There is, however, a caveat that should be borne in mind in the interpretation of our data. This is that the changes we observed following over-expression of eve may be the average of both direct and indirect effects. We consider that indirect effects are likely to arise through two main sources. The first possibility would be changes that result from homeostatic compensatory mechanisms that are known to be active in Drosophila motoneurons [4, 22]. Such homeostatic mechanisms are capable of adjusting the relative peak amplitudes of specific membrane conductances (most notable INa and IK) to maintain consistency in action potential firing [4, 40]. Thus, changes to membrane excitability mediated by eve over-expression may be countered, at least in part, by homeostatic regulation. The effects observed in action potential firing following over-expression of eve in aCC/RP2 are in keeping with the known homeostatic mechanisms active in these two motoneurons; a decrease in exposure to synaptic excitation results in a compensatory increase in excitability to fire action potentials . The changes to the underlying electrical properties that are associated with this response (that is, a decrease in IKfast) are not, by comparison, in keeping with known homeostatic regulation that would predict significant increases in INa, IKfast and IKslow. Thus, whilst homeostatic regulation may contribute to the changes observed in membrane excitability, it seems unlikely that such mechanisms can account entirely for the changes observed in specific underlying membrane conductances.
A second possibility that may result in indirect change to membrane excitability is an alteration in the synaptic connectivity of motoneurons in which eve is over-expressed. Considering the documented role for eve in axon pathfinding, it is conceivable that alterations in electrical properties may arise as secondary consequences of morphological changes. We tend to discount this possibility for two reasons. First, all motoneurons were filled during our recordings and no obvious perturbation in wild-type morphology was noted. Of course, our level of analysis would not have detected subtle changes in fine dendritic branching. Second, Landgraf et al.  show that misexpression of eve is sufficient to only perturb axon pathfinding but not final target recognition in motoneurons (which is only delayed). Thus, although over-expression of eve in the ventral motoneurons is sufficient to misdirect their axons to dorsal muscles, these errors are rectified by the time of hatching.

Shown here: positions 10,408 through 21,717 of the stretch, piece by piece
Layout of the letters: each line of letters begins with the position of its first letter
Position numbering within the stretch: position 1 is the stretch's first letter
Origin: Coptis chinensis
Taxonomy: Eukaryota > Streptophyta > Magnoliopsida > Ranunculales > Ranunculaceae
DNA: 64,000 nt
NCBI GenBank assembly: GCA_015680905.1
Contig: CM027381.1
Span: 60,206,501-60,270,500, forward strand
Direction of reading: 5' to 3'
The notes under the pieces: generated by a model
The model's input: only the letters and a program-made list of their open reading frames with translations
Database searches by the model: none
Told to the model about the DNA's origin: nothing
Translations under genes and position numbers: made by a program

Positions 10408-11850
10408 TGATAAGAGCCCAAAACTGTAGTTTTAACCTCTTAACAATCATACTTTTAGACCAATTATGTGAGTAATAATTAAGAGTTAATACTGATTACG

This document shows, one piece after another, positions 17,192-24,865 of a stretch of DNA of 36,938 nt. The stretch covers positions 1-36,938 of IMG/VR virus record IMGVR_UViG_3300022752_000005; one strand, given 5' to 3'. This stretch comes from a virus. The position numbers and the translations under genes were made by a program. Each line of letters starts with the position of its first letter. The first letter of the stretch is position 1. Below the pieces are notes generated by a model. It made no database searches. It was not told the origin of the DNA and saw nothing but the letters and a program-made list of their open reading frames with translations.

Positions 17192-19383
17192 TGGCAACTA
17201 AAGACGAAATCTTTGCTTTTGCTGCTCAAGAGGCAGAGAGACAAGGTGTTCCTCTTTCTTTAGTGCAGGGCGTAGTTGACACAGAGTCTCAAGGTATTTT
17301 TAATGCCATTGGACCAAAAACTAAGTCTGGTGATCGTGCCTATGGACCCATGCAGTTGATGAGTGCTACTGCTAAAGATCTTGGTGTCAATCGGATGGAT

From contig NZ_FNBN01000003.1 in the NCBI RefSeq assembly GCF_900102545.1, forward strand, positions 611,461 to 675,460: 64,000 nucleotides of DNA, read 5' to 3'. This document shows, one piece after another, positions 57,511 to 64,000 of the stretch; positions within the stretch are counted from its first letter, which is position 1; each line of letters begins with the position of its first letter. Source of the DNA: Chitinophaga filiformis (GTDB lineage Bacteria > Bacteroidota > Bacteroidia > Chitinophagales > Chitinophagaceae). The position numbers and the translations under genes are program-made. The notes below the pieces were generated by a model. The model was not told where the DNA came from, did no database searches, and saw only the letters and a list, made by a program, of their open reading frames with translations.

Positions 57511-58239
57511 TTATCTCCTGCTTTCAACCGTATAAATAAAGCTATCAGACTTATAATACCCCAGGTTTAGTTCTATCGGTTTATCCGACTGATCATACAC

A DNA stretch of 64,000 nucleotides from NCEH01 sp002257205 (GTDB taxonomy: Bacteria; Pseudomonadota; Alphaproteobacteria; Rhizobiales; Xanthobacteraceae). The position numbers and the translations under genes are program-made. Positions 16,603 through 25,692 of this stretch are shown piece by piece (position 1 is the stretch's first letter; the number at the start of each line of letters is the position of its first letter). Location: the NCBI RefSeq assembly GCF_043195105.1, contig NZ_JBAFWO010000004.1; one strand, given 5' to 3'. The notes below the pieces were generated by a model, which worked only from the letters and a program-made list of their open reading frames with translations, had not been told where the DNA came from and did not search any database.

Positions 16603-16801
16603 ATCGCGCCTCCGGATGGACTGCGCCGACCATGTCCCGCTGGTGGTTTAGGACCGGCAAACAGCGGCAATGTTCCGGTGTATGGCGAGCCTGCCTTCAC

In addition to our own experiments, there is a precedent for transcription factor misexpression resulting in altered membrane excitability. For example, expression of lox1, a homologue of the Drosophila genes sex-combs reduced and antennapedia, in leech neurons is sufficient to increase the size of the AP . In keeping with a basic principle of a combinatorial code, these authors report cell-type specific effects – only discrete groups of cells exhibit increased action potential amplitude. In the ascidian, Halocynthia roretizi, motoneurons that express the transcription factor HRlim have a set of common properties, including the expression of the sodium channel gene TuNa2 . Ectopic expression of HRlim is sufficient to drive expression of TuNa2 in cells that normally do not express either.
An important question raised by our examination of the consequences of eve over-expression in differing motoneuron subpopulations is the universality of its effects. Our data are consistent with a model in which the transcriptome of specific cell types is a critical determinant of the nature of regulation. Comparison of the effects produced by over-expression of eve in aCC/RP2 compared to those produced in the RPs shows differences consistent with this hypothesis. Whatever the precise mechanism, this apparent dichotomy of action strongly implicates a context-dependent mode of regulation. Such a conclusion is not too surprising given that Eve, Isl and Hb9 form part of a combinatorial code of motoneuron specification  and that specification of other neuronal properties, for example, dFMRFa expression and furnin 1 expression, is also under complex combinatorial and non-combinatorial control . Thus, the electrical properties of neuronal membranes are most likely dictated by a combined activity of a range of transcription factors, which our data indicates includes Eve, Islet and HB9. Alteration of this balance within specific neurons will likely result in an equally diverse range of effects on both electrical and signaling properties.